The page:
Escalation clauses may be giving away too much information in a bidding war, and more real estate agents are advising their clients not to use them. Apartment Therapy recently called escalation clauses one of the “shortest-lived real estate trends of 2021.”
The housing market remains competitive, but home buyers are realizing that escalation clauses are revealing to sellers exactly how much they’re willing to pay above asking price for a house. As a result, in some cases, they are costing buyers their ability to negotiate.
An escalation clause lets sellers know that buyers are willing to increase their offer if other, higher offers come in. They are added to contracts to offer immediate counteroffers.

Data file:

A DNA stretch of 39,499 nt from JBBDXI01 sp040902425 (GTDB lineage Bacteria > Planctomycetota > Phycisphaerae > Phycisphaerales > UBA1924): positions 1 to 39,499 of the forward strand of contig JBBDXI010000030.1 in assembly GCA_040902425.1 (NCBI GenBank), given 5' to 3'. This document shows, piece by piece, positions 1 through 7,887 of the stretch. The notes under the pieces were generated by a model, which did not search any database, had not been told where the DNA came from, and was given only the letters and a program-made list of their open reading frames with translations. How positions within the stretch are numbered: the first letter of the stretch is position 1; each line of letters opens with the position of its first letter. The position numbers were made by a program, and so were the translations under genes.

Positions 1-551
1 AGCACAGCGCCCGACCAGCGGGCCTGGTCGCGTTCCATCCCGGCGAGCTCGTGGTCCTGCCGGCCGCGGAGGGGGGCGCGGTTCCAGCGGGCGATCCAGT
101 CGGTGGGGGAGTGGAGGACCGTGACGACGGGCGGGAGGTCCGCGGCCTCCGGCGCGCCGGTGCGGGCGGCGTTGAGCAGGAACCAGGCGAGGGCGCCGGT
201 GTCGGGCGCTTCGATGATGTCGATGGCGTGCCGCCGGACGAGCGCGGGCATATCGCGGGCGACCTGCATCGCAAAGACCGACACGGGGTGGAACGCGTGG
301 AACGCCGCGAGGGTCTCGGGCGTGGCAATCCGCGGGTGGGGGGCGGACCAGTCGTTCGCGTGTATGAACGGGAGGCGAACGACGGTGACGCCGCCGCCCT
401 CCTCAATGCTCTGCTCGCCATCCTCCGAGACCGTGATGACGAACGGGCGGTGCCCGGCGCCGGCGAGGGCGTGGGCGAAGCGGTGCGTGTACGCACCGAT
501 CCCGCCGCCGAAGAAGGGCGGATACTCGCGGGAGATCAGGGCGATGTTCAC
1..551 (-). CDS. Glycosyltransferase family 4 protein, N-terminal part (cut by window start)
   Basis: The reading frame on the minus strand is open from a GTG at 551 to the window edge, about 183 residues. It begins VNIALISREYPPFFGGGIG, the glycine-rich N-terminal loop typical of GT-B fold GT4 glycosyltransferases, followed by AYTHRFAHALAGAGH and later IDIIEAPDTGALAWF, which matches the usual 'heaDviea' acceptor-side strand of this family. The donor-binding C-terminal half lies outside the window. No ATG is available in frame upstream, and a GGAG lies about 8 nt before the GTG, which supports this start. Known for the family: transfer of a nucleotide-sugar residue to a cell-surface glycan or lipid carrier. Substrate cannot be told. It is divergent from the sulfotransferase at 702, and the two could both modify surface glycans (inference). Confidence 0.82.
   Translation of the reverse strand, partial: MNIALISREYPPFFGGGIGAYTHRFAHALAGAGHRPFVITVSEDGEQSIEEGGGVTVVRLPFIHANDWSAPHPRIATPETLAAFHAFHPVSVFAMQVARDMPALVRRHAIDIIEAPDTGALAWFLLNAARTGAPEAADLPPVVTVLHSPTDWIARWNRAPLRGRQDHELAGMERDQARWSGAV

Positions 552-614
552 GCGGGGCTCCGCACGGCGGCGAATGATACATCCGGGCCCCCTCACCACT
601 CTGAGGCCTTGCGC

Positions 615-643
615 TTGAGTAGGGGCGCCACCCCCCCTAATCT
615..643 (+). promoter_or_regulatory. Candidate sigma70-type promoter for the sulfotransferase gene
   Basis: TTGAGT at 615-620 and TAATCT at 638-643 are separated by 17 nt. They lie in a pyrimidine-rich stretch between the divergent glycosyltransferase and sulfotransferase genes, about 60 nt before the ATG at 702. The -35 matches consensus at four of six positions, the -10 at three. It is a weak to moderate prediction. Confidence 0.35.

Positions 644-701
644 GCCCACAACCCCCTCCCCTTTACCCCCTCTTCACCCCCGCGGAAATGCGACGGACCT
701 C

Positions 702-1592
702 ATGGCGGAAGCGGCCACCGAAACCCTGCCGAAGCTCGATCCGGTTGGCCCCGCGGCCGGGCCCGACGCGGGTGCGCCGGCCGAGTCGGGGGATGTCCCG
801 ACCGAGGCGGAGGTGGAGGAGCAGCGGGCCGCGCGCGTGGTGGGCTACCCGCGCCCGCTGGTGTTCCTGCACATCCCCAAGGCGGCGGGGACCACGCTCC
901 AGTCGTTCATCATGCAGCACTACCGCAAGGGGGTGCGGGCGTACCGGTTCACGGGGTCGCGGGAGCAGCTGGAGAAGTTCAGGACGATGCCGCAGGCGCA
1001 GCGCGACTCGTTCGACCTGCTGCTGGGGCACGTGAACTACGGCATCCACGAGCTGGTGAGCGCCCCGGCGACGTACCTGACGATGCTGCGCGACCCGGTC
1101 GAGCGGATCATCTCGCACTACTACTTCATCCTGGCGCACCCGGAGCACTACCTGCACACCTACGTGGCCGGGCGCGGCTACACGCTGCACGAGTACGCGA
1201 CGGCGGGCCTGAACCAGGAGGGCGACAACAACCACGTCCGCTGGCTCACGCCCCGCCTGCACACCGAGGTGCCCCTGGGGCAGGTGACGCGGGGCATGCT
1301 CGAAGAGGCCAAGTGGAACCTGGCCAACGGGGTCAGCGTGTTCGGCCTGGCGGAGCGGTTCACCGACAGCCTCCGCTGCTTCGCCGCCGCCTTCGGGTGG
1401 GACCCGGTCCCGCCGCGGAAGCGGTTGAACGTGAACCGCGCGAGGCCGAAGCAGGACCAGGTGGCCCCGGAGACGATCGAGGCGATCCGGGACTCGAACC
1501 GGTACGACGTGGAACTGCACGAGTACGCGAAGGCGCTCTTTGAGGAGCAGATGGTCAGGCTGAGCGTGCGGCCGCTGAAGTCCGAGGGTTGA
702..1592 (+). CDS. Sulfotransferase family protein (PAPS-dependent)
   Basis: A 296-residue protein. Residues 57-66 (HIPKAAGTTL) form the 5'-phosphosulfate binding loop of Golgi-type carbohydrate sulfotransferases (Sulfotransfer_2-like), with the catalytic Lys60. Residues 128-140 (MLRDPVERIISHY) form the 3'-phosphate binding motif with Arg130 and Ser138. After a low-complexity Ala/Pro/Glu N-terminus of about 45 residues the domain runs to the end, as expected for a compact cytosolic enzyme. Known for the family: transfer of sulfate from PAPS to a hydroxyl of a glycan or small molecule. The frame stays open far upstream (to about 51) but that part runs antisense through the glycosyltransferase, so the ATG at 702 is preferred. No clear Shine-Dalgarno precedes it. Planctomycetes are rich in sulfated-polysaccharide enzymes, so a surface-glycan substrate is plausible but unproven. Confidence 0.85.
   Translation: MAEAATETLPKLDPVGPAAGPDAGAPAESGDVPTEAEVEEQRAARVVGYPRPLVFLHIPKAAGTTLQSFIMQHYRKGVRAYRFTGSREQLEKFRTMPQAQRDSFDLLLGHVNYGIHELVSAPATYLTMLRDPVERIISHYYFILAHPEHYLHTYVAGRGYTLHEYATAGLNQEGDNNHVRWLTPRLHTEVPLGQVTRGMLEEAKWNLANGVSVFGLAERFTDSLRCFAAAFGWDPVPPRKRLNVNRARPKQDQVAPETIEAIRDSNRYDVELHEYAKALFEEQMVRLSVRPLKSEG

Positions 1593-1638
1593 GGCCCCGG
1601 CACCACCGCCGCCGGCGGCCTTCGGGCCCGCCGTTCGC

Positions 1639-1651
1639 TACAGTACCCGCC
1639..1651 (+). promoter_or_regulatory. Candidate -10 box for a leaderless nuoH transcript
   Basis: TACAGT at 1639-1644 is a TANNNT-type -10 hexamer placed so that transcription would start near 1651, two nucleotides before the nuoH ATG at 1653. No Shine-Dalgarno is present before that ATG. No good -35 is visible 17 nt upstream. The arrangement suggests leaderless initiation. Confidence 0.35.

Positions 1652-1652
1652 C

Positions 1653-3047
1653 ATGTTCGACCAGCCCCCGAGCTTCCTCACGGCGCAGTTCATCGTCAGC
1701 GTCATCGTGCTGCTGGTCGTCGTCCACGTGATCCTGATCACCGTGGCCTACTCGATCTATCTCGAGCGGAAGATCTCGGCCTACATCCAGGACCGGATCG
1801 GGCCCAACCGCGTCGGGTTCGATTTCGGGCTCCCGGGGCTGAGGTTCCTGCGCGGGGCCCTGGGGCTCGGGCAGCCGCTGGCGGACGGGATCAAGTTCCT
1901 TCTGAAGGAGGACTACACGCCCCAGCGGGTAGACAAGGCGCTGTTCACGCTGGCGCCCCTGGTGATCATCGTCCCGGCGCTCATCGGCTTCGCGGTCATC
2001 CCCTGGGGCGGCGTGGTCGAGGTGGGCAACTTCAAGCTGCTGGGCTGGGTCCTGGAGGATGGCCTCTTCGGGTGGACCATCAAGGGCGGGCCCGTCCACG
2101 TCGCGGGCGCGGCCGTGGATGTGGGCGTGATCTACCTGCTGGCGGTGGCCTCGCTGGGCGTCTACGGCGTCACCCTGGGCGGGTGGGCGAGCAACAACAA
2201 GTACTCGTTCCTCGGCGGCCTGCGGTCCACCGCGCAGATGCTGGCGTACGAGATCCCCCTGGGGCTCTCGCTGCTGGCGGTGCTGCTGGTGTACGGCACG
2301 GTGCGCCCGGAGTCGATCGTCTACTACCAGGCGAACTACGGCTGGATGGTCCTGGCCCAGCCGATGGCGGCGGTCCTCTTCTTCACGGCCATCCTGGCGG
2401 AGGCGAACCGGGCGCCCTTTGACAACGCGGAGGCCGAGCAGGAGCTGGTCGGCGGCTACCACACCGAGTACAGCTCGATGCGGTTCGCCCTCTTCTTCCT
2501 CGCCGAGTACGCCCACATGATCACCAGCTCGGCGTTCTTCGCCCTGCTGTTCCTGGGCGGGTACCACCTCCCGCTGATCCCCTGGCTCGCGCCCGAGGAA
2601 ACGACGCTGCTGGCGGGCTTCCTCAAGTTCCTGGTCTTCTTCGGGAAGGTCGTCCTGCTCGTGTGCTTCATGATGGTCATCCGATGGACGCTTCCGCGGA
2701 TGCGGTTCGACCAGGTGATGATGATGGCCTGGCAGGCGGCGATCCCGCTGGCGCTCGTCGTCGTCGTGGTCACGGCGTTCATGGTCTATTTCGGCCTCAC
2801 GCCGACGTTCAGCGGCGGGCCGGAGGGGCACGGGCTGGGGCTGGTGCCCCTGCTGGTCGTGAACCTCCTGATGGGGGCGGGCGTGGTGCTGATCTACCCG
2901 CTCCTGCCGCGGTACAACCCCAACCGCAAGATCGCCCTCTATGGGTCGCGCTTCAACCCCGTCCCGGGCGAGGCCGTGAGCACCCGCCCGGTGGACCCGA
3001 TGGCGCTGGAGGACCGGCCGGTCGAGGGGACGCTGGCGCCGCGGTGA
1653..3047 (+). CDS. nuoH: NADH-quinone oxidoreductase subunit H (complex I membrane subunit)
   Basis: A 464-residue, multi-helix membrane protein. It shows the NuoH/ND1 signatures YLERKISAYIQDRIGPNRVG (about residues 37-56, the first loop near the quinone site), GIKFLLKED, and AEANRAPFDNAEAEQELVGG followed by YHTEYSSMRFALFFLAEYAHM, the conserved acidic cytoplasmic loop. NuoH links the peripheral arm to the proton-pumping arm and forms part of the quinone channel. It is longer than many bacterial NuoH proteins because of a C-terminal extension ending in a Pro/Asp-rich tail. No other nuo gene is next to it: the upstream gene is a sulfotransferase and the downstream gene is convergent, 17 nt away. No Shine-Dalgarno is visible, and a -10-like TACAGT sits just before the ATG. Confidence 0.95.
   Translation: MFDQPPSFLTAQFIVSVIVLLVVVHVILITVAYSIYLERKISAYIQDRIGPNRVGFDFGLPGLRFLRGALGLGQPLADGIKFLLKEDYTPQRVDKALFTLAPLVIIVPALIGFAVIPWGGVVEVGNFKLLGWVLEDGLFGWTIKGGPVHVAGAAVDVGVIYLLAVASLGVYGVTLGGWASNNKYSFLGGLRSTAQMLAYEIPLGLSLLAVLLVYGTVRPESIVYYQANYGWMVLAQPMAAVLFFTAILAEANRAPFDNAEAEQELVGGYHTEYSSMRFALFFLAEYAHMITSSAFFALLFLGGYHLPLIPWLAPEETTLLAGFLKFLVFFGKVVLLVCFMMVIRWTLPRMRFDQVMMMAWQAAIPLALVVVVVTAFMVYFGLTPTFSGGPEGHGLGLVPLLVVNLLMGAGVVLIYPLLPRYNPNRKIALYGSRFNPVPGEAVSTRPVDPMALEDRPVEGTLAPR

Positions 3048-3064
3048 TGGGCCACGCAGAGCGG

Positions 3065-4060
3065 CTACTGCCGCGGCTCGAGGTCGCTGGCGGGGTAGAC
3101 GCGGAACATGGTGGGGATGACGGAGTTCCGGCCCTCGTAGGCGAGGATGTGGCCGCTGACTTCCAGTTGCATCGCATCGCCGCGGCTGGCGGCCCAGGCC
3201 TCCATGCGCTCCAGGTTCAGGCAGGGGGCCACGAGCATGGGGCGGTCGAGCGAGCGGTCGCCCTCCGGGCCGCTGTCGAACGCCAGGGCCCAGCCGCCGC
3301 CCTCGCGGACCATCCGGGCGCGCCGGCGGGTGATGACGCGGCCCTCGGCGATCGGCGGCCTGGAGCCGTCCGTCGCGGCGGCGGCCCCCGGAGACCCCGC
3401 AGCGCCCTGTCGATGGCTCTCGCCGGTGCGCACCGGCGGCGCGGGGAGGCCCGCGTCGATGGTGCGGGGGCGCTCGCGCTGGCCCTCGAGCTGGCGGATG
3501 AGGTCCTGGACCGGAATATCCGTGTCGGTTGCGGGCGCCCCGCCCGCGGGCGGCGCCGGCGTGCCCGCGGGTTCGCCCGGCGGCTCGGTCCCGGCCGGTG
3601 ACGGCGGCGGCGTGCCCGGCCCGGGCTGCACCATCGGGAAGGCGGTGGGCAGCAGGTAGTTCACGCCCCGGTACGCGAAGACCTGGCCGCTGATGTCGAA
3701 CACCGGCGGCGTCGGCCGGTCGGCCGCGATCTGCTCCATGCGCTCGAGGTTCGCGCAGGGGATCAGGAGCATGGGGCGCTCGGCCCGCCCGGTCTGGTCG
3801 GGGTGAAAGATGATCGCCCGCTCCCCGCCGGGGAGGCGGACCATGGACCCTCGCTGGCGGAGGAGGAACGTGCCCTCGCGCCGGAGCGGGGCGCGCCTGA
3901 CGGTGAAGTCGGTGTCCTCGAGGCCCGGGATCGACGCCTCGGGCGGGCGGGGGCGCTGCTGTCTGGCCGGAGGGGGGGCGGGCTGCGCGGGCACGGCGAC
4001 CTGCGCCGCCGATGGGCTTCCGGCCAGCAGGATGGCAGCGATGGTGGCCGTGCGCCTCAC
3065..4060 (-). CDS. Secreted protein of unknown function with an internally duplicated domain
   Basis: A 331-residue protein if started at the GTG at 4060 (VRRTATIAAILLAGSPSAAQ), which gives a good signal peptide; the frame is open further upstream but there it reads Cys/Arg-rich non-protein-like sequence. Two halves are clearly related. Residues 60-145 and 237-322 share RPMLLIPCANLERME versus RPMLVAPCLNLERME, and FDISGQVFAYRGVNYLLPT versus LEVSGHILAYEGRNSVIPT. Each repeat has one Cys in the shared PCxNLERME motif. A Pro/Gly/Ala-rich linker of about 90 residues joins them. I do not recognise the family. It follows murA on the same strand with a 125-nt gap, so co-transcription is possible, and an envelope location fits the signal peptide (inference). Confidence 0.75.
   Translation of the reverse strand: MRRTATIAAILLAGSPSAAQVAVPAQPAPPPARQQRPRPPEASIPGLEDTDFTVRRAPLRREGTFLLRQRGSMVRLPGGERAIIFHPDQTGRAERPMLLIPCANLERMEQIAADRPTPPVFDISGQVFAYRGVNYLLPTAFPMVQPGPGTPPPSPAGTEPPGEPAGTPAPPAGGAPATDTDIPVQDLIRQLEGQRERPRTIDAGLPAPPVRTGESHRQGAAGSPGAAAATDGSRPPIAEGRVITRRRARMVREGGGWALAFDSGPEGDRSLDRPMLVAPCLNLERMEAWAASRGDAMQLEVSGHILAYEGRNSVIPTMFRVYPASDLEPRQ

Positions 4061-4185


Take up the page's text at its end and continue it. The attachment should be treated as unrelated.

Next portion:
For example, buyers may offer to purchase a home for $300,000 with an escalation clause that says they are willing to increase their amount to $325,000 if competing bids come in. Or the contract may state “the purchase price shall be $1,000 higher than any other offer,” within a stated limit.
The pandemic has made escalation clauses more popular as competition has sharpened. Some REALTOR® associations have cautioned their members about using the clauses. For example, the California Association of REALTORS®, in a 2018 document to its members, advised them to inform buyers to speak with their own legal counsel before making an offer with an escalation clause, and suggested brokers consider adopting a policy discouraging their use.